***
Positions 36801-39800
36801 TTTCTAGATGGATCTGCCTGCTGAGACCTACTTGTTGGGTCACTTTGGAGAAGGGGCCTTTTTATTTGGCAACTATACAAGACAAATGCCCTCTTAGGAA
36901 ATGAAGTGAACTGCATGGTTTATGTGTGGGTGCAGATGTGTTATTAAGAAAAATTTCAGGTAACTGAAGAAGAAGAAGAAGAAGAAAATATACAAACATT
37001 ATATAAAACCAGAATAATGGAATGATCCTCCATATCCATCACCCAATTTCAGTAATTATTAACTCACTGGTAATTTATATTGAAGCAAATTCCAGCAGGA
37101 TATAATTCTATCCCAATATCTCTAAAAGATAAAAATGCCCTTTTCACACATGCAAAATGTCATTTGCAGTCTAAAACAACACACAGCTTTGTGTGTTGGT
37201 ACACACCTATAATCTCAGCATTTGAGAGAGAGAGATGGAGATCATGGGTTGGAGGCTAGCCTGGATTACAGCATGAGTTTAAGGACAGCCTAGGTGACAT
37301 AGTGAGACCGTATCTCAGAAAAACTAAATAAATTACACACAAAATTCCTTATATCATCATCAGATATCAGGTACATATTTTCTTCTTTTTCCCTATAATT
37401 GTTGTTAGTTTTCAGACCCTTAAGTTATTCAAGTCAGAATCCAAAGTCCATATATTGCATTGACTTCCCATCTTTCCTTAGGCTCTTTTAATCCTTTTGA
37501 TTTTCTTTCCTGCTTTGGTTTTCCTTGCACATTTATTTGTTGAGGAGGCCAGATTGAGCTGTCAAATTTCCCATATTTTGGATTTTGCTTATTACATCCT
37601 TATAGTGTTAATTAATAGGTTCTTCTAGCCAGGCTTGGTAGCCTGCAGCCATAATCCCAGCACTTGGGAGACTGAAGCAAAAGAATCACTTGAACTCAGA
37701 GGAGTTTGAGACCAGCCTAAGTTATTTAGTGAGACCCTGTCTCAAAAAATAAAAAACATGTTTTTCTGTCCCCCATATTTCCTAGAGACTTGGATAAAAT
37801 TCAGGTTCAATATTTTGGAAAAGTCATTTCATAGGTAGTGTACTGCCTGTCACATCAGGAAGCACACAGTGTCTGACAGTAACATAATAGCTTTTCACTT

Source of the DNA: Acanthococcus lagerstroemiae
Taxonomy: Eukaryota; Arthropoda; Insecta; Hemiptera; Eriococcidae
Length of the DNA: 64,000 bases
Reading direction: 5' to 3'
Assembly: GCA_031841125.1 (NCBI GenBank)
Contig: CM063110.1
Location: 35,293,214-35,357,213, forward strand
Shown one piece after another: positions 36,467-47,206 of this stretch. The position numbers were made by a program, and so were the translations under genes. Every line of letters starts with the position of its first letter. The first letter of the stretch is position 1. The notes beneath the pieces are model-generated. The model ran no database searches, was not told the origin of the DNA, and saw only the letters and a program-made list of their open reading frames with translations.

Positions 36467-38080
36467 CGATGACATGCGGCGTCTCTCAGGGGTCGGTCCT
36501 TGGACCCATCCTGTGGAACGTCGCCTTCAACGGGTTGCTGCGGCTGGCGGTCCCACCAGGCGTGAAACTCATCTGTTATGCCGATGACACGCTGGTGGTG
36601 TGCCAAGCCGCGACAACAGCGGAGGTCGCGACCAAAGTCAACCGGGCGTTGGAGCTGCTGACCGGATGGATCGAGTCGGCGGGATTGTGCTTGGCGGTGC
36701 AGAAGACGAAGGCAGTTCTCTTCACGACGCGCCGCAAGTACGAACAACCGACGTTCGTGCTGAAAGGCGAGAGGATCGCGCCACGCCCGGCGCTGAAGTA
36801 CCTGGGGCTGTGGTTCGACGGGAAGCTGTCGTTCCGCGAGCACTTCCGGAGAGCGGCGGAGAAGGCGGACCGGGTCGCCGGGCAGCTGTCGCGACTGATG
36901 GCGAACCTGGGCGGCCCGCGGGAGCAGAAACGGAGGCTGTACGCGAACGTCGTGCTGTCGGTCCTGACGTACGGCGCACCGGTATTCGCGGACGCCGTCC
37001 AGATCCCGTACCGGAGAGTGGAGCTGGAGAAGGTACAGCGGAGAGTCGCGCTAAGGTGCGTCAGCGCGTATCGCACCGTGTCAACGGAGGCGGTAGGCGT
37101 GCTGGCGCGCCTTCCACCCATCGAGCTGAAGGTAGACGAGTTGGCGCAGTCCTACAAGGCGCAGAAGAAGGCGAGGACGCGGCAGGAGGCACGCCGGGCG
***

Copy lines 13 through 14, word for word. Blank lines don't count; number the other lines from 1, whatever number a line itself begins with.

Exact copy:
Source of the DNA: Acanthococcus lagerstroemiae
Taxonomy: Eukaryota; Arthropoda; Insecta; Hemiptera; Eriococcidae